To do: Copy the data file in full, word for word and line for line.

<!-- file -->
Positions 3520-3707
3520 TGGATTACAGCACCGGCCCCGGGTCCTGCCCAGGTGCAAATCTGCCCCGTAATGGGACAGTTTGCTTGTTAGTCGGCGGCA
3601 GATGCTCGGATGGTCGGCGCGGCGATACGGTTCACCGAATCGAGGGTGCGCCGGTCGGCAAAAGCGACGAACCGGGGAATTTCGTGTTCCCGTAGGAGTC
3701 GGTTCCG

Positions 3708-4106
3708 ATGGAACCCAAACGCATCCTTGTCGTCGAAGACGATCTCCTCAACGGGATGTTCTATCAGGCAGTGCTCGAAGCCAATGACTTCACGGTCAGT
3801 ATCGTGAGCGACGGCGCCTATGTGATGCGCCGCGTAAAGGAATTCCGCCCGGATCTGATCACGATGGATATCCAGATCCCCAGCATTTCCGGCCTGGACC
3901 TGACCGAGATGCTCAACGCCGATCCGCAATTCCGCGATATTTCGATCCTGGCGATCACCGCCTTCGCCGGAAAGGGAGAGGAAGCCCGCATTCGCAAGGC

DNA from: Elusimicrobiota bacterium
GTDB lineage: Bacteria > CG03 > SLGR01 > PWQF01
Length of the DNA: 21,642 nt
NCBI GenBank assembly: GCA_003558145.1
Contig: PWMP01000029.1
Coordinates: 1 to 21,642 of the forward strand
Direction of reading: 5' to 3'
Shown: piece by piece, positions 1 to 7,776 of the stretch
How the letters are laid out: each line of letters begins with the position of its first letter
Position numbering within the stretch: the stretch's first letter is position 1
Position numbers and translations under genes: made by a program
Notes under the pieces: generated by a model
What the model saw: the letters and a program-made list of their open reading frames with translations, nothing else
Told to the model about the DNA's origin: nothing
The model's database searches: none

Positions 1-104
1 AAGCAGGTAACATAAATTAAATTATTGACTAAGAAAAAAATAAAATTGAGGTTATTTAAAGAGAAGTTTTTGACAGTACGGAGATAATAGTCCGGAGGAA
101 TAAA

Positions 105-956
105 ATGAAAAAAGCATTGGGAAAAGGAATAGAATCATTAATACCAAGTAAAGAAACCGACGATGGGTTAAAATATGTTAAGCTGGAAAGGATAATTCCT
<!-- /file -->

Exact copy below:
Positions 3520-3707
3520 TGGATTACAGCACCGGCCCCGGGTCCTGCCCAGGTGCAAATCTGCCCCGTAATGGGACAGTTTGCTTGTTAGTCGGCGGCA
3601 GATGCTCGGATGGTCGGCGCGGCGATACGGTTCACCGAATCGAGGGTGCGCCGGTCGGCAAAAGCGACGAACCGGGGAATTTCGTGTTCCCGTAGGAGTC
3701 GGTTCCG

Positions 3708-4106
3708 ATGGAACCCAAACGCATCCTTGTCGTCGAAGACGATCTCCTCAACGGGATGTTCTATCAGGCAGTGCTCGAAGCCAATGACTTCACGGTCAGT
3801 ATCGTGAGCGACGGCGCCTATGTGATGCGCCGCGTAAAGGAATTCCGCCCGGATCTGATCACGATGGATATCCAGATCCCCAGCATTTCCGGCCTGGACC
3901 TGACCGAGATGCTCAACGCCGATCCGCAATTCCGCGATATTTCGATCCTGGCGATCACCGCCTTCGCCGGAAAGGGAGAGGAAGCCCGCATTCGCAAGGC

DNA from: Elusimicrobiota bacterium
GTDB lineage: Bacteria > CG03 > SLGR01 > PWQF01
Length of the DNA: 21,642 nt
NCBI GenBank assembly: GCA_003558145.1
Contig: PWMP01000029.1
Coordinates: 1 to 21,642 of the forward strand
Direction of reading: 5' to 3'
Shown: piece by piece, positions 1 to 7,776 of the stretch
How the letters are laid out: each line of letters begins with the position of its first letter
Position numbering within the stretch: the stretch's first letter is position 1
Position numbers and translations under genes: made by a program
Notes under the pieces: generated by a model
What the model saw: the letters and a program-made list of their open reading frames with translations, nothing else
Told to the model about the DNA's origin: nothing
The model's database searches: none

Positions 1-104
1 AAGCAGGTAACATAAATTAAATTATTGACTAAGAAAAAAATAAAATTGAGGTTATTTAAAGAGAAGTTTTTGACAGTACGGAGATAATAGTCCGGAGGAA
101 TAAA

Positions 105-956
105 ATGAAAAAAGCATTGGGAAAAGGAATAGAATCATTAATACCAAGTAAAGAAACCGACGATGGGTTAAAATATGTTAAGCTGGAAAGGATAATTCCT